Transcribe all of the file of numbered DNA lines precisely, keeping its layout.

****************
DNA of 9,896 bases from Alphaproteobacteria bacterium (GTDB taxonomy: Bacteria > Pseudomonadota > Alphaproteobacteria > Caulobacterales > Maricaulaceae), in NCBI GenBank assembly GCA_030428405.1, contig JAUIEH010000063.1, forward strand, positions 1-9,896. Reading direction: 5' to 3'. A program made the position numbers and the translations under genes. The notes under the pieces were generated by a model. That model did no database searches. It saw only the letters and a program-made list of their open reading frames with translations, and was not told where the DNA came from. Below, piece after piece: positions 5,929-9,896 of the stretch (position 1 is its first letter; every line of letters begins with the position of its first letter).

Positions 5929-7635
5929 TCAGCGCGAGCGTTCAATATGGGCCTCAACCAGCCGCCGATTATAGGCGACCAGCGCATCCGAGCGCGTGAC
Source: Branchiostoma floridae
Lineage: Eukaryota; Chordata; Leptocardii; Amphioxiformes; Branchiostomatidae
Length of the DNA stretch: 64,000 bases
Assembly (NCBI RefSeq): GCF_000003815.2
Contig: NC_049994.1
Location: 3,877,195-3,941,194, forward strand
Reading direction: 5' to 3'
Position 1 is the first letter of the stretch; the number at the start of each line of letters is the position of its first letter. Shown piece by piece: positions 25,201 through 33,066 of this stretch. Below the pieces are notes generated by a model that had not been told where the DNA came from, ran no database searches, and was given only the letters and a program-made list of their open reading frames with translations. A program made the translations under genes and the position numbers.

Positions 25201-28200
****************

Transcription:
DNA of 9,896 bases from Alphaproteobacteria bacterium (GTDB taxonomy: Bacteria > Pseudomonadota > Alphaproteobacteria > Caulobacterales > Maricaulaceae), in NCBI GenBank assembly GCA_030428405.1, contig JAUIEH010000063.1, forward strand, positions 1-9,896. Reading direction: 5' to 3'. A program made the position numbers and the translations under genes. The notes under the pieces were generated by a model. That model did no database searches. It saw only the letters and a program-made list of their open reading frames with translations, and was not told where the DNA came from. Below, piece after piece: positions 5,929-9,896 of the stretch (position 1 is its first letter; every line of letters begins with the position of its first letter).

Positions 5929-7635
5929 TCAGCGCGAGCGTTCAATATGGGCCTCAACCAGCCGCCGATTATAGGCGACCAGCGCATCCGAGCGCGTGAC
Source: Branchiostoma floridae
Lineage: Eukaryota; Chordata; Leptocardii; Amphioxiformes; Branchiostomatidae
Length of the DNA stretch: 64,000 bases
Assembly (NCBI RefSeq): GCF_000003815.2
Contig: NC_049994.1
Location: 3,877,195-3,941,194, forward strand
Reading direction: 5' to 3'
Position 1 is the first letter of the stretch; the number at the start of each line of letters is the position of its first letter. Shown piece by piece: positions 25,201 through 33,066 of this stretch. Below the pieces are notes generated by a model that had not been told where the DNA came from, ran no database searches, and was given only the letters and a program-made list of their open reading frames with translations. A program made the translations under genes and the position numbers.

Positions 25201-28200